New wave films -- Japan, Motion pictures -- Japan, Nagisa Oshima (1932- ), Shōhei Imamura (1926-2006), Yoshishige Yoshida (1933- )


In 1960 the Japanese film studio Shochiku Co. announced "the Ofuna New Wave" a revolution in Japanese filmmaking similar to France’s immensely popular Nouvelle Vague. This paper attempts to discover whether this Ofuna New Wave was simply a marketing ploy Shochiku developed in order to attract a larger youth market, or whether it constitutes a legitimate artistic movement along the lines of France’s New Wave. The methods used were a combination of primary research of four Shochiku films released in 1960 as well as secondary historical research regarding the studio and time period. The Shochiku films were then compared to films made earlier in Japan, as well as those from other studios in order to ascertain whether the Ofuna New Wave constitutes a cohesive movement or if other films might better exemplify the ideal of a Japanese filmmaking revolution. This study found that while many Shochiku directors would go on to create revolutionary works, this early Ofuna period does not constitute a legitimate break from the style occurring in other studios in Japan at the same time. Many scholars of Japanese film have accepted the Ofuna New Wave as a direct starting point for what has become known more generally as the Japanese New Wave. This paper offers an alternate history that, while not definitive, could be a starting point for further scholarship into early 1960s Japanese filmmaking.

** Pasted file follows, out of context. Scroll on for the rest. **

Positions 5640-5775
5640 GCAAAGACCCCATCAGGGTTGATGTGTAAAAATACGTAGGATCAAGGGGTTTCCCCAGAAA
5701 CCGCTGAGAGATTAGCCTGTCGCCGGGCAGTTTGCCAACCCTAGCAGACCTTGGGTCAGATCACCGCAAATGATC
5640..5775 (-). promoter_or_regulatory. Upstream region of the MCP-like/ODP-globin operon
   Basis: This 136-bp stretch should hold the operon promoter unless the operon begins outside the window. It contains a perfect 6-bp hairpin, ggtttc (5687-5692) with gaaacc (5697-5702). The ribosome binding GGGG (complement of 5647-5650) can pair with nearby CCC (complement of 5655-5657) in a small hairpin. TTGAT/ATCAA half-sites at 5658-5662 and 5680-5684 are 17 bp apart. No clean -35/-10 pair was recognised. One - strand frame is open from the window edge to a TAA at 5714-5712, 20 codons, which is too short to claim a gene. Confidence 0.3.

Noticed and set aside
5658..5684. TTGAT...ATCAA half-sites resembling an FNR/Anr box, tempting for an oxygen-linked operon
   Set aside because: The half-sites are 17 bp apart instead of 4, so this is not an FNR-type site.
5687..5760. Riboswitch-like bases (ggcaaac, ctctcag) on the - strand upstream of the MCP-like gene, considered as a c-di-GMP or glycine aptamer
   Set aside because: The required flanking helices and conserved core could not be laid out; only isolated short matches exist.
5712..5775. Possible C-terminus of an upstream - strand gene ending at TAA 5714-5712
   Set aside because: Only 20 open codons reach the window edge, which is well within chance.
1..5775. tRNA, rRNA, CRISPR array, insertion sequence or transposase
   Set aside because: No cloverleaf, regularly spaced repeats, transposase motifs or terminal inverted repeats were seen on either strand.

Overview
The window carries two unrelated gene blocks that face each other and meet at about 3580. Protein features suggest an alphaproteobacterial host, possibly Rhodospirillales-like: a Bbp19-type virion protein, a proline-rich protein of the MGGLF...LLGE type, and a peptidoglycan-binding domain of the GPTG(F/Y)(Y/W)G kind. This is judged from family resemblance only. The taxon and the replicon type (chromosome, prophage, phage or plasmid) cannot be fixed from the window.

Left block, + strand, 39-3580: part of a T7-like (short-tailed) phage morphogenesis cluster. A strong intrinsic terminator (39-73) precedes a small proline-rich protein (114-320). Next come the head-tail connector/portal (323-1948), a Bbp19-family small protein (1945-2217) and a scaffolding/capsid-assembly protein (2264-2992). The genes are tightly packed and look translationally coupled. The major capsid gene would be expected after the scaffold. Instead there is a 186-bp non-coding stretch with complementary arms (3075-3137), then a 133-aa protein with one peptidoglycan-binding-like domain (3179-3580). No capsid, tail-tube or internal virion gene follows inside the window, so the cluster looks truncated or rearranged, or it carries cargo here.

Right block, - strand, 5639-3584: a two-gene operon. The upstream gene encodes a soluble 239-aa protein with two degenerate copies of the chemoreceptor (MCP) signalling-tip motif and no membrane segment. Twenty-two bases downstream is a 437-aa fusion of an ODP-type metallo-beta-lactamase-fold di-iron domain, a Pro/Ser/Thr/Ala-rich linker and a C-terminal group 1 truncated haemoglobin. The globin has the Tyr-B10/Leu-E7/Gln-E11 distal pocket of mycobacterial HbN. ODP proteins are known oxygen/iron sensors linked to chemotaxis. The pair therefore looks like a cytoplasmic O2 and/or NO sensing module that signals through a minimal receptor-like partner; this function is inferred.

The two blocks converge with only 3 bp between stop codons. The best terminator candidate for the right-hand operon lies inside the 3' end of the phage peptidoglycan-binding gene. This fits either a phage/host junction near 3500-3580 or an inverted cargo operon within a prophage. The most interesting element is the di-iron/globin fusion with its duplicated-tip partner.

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This work is licensed under a Creative Commons Attribution-NonCommercial-Share Alike 4.0 International License.

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